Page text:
When Mike Myers released the Austin Powers comedies, I wonder how many people actually knew what the parody was based on. Sure it was a take off on James Bond movies (specifically the early Sean Connery ones) but even more it was a parody of other movies from the 60s like Our Man Flint (1966) and even The Avengers TV series. Ultimately referenced the idea of swinging London of the 60s. The era that gave us bongo goofy movies like a The Beatles Hard Days Night and even the fashion photography classic Blow Up as well as more obscure films like Sandwich Man or the American version – The Monkey’s tv show.
Austin Powers’ Swinging Pad circa 1969
Our Man Flint – Trailer – notice the Fembots!
There was a sequel – In Like Flint:
There’s really been only one rival to James Bond: Derek Flint. That’s because of James Coburn’s special brand of American cool. He’s so cool, in fact, that he doesn’t care to save the world. That is, until he’s personally threatened. He’s a true libertarian, with more gadgets and girls than Bond, but with none of his stress or responsibility. In Our Man Flint (1966), he’s totally unflappable as he thwarts mad scientists who control the weather–and an island of pleasure drones. Lee J. Cobb costars as Flint’s flustered superior, and Edward Mulhare plays a British nemesis with snob appeal. For fans of Austin Powers, incidentally, the funny-sounding phone comes from the Flint films. However, the best gadget remains the watch that enables Flint to feign death. There’s a great Jerry Goldsmith score, too.
There was bound to be a Flint sequel, and In Like Flint (1967) delivers the same kind of zany fun as its predecessor. Flint is recruited once again by Lee J. Cobb to be the government’s top secret agent, this time to solve a mishap involving the President. Turns out, the Chief Executive has been replaced by an evil duplicate. The new plan for world domination involves feminine aggression, and Flint, with his overpowering charisma, is just the man to turn the hostile forces around. In Like Flint is still over the top, but some of the novelty has worn off, and it doesn’t have quite the same edge as the original. Even Jerry Goldsmith’s score is a bit more subdued. But the film still has James Coburn and that funny phone. –Bill Desowitz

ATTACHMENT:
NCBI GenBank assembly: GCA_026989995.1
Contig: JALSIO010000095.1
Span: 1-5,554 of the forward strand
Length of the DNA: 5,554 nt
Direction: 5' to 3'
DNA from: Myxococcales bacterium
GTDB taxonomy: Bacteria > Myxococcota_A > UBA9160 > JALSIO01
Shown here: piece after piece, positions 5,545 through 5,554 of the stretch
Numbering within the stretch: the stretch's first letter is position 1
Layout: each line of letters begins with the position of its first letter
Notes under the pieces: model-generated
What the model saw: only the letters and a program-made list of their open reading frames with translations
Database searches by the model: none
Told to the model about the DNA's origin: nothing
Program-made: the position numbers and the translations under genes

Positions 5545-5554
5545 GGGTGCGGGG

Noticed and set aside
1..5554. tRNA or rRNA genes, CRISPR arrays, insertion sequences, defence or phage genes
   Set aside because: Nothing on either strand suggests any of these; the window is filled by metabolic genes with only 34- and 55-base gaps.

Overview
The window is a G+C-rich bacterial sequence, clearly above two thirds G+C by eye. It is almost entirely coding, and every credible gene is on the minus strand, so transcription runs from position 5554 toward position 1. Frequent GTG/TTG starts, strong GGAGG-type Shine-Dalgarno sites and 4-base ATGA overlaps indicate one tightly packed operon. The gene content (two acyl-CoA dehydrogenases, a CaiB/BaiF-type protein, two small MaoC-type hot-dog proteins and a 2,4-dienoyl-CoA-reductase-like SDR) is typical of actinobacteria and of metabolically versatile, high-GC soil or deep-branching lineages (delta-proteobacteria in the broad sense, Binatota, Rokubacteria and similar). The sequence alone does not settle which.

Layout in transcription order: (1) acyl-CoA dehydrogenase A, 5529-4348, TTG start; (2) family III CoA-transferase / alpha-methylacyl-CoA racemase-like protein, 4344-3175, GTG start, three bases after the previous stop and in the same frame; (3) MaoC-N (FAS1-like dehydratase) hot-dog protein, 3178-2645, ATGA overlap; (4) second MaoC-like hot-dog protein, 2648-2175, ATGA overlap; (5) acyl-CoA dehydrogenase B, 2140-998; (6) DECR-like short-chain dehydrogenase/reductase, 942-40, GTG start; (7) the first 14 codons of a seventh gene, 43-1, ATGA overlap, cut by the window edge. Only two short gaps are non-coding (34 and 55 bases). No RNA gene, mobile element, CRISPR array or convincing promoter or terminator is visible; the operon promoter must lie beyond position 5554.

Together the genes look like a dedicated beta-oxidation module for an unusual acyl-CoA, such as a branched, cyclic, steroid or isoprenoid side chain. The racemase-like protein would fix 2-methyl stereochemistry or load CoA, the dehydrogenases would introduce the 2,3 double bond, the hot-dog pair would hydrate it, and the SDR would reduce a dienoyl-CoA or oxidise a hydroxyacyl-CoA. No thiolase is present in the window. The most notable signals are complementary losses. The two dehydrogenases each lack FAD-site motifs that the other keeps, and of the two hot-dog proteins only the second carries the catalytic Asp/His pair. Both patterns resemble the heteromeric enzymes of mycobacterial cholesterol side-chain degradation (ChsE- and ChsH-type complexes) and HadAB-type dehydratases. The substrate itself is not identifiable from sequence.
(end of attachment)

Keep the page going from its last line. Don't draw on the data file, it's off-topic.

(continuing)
Recently I ran across the trailer for a movie that captures this era of goofy, swinging 60s London. Even if the movie isn’t that great, its a fun look at London at the time. And those crazy cars! Like the Morris Minor that you would see in classic TV like The Prisoner.
Ex-Goon Michael Bentine walks the swinging streets of 60s London in this gentle comedy which also features comedians Harry H. Corbett, Bernard Cribbins, Terry-Thomas and Norman Wisdom. This film is taken from a brand-new transfer from the original film elements and also includes a commentary with the producer.
What does swinging 60s London have with photography? None other than projecting the fashion photographer to stardom. A trio of photographers in London shooting for the fashion magazines projected the topics of the day – Youth Pop Fashion and inspired the iconic film Blow Up.
Sometimes reality is the strangest fantasy of all…says the trailer for Blow Up:
During the 1960s, a London photographer believes he inadvertently photographed evidence of a murder only to have the evidence mysteriously disappear.
There are a couple other documentaries on the iconic swinging 60s fashion photographers worth checking out. “Duffy” deals with Brian Duffy and is show here in full length: